Kisi is a highly aromatic indigenous Georgian variety. It makes outstanding orange wines when vinified in qvevri, as well as fragrant European-style whites when crafted in a conventional way.
Kisi is a rare but a rather exciting indigenous white variety. It comes from the Kakheti region in the south-eastern Georgia and is at least several centuries old, though its exact origin remains unknown. A well-made Kisi wine is gorgeously fragrant, with notes of flowers and stone fruit.
Despite its potential to produce high quality wines, during the Soviet era Kisi vines were widely replaced by the more productive and easier-to-grow Rkatsiteli grape. As a result, Kisi plantings became almost extinct. Nowadays, Kisi vineyards are gradually being restored now with more and more winemakers turning their attention to this promising grape.
Aromas And Styles
Kisi makes stunningly aromatic dry wines with captivating notes of flowers, dried pears and apples. The most amazing feature of this beautiful indigenous grape is that when you smell Kisi wine, you are almost entirely sure that it is going to be sweet. But then you taste it and surprise! – it is dry and refreshing. At the same time Kisi wine overwhelms you with an extensive range of flavours.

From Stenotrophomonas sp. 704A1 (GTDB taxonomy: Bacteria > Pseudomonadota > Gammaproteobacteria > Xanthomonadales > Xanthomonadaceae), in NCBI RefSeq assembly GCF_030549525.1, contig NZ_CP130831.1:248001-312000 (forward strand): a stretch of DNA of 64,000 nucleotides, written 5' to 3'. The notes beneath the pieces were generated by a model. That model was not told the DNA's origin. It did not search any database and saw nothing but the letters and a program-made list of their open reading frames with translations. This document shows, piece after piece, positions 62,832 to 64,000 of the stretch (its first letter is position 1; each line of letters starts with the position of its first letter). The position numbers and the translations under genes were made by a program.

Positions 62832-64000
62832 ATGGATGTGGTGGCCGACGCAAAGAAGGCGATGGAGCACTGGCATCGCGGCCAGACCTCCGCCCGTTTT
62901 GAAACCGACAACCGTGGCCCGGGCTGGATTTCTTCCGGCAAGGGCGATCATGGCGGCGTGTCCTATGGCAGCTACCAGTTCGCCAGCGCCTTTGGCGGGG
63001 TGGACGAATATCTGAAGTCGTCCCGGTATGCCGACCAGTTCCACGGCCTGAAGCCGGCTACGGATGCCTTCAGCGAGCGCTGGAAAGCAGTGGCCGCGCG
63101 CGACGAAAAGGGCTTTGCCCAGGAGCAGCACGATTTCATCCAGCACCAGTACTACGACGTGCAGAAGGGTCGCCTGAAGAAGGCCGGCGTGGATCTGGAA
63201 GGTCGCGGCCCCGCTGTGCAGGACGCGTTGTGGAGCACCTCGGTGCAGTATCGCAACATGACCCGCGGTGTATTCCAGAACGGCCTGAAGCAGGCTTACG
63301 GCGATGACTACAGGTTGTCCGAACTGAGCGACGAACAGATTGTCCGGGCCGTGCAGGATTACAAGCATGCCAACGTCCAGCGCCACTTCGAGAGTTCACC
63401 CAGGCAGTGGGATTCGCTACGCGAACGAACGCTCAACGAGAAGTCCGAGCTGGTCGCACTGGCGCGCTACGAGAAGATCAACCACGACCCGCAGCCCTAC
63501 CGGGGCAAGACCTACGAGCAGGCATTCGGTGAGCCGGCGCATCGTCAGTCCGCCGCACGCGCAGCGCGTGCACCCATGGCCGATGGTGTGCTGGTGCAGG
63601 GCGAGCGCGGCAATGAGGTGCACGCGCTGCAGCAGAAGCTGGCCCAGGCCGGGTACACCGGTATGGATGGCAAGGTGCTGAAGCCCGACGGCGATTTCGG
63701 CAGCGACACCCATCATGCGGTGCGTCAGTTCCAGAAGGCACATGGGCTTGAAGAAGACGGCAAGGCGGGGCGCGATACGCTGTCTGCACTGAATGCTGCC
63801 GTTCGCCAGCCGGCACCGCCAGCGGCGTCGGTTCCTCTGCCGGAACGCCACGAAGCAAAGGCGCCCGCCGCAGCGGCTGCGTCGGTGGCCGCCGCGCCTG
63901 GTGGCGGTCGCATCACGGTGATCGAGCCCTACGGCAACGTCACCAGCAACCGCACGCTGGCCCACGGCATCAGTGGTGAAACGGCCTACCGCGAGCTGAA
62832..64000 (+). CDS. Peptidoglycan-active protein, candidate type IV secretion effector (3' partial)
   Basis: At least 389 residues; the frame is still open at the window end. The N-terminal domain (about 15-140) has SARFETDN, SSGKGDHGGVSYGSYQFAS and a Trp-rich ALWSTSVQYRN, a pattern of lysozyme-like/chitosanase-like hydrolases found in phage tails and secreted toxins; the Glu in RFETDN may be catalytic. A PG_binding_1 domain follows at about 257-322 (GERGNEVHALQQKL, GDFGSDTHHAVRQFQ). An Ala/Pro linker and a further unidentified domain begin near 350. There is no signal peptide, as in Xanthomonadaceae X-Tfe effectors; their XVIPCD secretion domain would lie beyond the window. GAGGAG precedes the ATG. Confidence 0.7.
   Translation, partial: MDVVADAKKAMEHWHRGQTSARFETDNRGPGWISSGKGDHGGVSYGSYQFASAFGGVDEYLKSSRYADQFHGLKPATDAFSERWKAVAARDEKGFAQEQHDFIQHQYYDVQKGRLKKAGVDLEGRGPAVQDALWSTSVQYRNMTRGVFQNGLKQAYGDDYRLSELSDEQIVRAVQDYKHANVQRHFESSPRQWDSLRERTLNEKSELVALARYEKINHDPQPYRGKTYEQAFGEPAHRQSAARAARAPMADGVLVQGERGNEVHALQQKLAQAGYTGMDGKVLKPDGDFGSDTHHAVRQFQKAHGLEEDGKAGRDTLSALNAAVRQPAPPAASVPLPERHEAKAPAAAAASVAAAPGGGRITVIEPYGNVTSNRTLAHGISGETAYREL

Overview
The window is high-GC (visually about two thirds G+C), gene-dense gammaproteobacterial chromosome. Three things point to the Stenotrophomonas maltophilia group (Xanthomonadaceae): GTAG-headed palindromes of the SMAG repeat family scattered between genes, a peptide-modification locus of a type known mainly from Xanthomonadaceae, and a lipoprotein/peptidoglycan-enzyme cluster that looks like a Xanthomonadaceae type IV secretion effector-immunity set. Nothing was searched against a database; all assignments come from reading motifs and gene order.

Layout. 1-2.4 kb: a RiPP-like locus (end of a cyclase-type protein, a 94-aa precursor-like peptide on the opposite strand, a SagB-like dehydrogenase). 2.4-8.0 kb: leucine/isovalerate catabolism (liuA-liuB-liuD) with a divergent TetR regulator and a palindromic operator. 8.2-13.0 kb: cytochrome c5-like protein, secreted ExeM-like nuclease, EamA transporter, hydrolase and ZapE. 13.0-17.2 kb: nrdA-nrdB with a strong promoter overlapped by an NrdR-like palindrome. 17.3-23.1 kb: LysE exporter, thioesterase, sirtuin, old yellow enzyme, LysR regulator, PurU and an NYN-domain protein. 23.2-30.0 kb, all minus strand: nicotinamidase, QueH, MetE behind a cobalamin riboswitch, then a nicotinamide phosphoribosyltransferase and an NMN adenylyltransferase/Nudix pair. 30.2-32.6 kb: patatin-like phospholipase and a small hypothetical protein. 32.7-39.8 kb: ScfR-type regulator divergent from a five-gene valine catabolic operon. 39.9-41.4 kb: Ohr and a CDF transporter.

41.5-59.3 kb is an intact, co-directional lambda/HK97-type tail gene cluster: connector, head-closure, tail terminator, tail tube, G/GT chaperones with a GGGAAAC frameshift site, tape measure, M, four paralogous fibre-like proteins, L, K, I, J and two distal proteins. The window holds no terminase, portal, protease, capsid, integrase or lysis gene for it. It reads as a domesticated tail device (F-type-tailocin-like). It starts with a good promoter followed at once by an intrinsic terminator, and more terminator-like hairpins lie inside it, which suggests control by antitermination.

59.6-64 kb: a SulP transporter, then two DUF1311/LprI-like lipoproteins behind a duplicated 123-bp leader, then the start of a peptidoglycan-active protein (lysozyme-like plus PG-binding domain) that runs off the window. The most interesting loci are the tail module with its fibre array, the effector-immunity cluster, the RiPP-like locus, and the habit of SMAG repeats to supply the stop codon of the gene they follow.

Kisi is often vinified in the traditional Georgian style: fermented on skins in big clay amphorae known as qvevri. This gives them a lovely amber hue and brings out notes of apricots, mango, lime, orange, mint and walnuts. Kisi is often blended with other local varieties, such as Rkatsiteli, however a solo-act Kisi wine is truly gorgeous and expressive.